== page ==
Didcot Railway Centre is home to the Great Western Society’s unique collection of steam engines, coaches, wagons, buildings, small relics and a re-creation of Brunel’s broad gauge. The site is a former Great Western Railway engine-shed and locomotive stabling point which today has been converted into a comprehensive railway museum and preservation engineering site.
The GWS have developed the site, which still retains many of the original GWR buildings and features, as both a working steam locomotive and railway museum, engineering maintenance centre, and railway line offering short rides to visitors.
Access via Didcot Parkway station brings the visitor into the southern end of the site, at the start of the ramp coal wagons would take up to the coaling stage. Beyond this is the original 1932 four-road engine shed, and beyond this the original repair shed and 1988 constructed locomotive works, both of which have restricted access due to safety concerns. Beyond this lies a Ransomes & Rapier 70 feet (21 m) turntable and pit, originally built for the Southern Railway and istalled at Southampton Docks.
The centre regularly holds events such as steam and diesel railcar days. Members of the Great Western Society are active in the preservation of locomotives and rolling stock. Certain ‘new-build’ projects to create locomotives that did not escape wholesale scrapping are also undertaken at Didcot, such as the completed Firefly locomotive, a ‘Saint’ class (using a ‘Hall’ class chassis and boiler) and a ‘County’ class locomotive (using a ‘Hall’ class chassis and an LMS ‘8F’ class boiler).
There are three short lengths of running track, each with a station at both ends:
Branchline: starts at a typical GWR wayside halt, named Didcot Halt, and runs north on the western edge of the site towards the transshipment shed. Dating from broad gauge days, it was used for transferring goods from broad to “narrow” (i.e. standard) gauge rolling stock and vice-versa. It was moved to its present location carefully from its nearby original site.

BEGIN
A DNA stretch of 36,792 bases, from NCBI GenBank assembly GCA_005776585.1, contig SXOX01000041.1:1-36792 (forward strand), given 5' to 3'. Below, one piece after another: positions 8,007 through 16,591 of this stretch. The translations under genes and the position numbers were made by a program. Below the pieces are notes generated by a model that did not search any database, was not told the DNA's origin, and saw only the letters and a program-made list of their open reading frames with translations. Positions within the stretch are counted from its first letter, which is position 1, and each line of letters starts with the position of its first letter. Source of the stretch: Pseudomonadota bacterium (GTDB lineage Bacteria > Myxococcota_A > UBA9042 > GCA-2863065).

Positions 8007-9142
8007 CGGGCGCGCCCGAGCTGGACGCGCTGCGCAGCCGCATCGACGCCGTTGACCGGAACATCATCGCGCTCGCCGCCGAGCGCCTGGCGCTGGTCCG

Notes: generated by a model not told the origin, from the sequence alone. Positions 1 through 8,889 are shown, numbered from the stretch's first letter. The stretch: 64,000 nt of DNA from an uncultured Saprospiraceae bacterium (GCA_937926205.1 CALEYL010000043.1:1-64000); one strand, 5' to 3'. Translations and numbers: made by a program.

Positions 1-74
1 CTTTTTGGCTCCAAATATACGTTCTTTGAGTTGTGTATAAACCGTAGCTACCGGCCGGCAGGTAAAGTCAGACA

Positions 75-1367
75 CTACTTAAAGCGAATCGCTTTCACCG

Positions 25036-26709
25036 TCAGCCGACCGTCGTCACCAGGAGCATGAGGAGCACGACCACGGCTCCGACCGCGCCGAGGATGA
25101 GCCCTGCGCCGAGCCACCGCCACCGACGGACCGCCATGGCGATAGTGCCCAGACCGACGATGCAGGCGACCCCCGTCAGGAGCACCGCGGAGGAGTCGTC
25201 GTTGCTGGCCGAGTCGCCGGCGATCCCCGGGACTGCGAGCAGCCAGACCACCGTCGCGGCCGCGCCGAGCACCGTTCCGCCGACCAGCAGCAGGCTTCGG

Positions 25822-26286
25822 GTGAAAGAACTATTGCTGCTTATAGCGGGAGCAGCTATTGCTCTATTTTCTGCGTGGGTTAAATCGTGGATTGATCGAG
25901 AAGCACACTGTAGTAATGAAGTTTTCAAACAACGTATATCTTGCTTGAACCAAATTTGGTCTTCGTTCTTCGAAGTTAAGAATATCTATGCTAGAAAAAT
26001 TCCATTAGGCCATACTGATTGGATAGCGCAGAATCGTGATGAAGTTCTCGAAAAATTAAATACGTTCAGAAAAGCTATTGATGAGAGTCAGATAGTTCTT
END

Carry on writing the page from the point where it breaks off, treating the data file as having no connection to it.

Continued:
Broadgauge Line: the broadgauge line of 7 ft (2,134 mm) starts from the transshipment shed, and runs halfway back down the branchline. The 2005 replica GWR Firefly is housed within the shed when not running
Mainline: starts opposite the site entrance, using a pre-fabricated concrete station platform from Eynsham, and runs on the eastern-edge of the site to a newly built platform at the other. Long-term plans include the reconstruction of the Brunel-designed building from Heyford station on this platform.
Didcot Railway Centre
- Monday Open on selected dates throughout the year, but follows the normal opening times
- Tuesday Open on selected dates throughout the year, but follows the normal opening times
- Wednesday Open on selected dates throughout the year, but follows the normal opening times
- Thursday Open on selected dates throughout the year, but follows the normal opening times
- Friday Open on selected dates throughout the year, but follows the normal opening times
- Saturday We are generally open from 10.30am until 4pm on all Open Days and on Steam Days in the winter, and until 5pm on Steam Days in the summer. Last admission is at 3.30pm on all days.
- Sunday We are generally open from 10.30am until 4pm on all Open Days and on Steam Days in the winter, and until 5pm on Steam Days in the summer. Last admission is at 3.30pm on all days.
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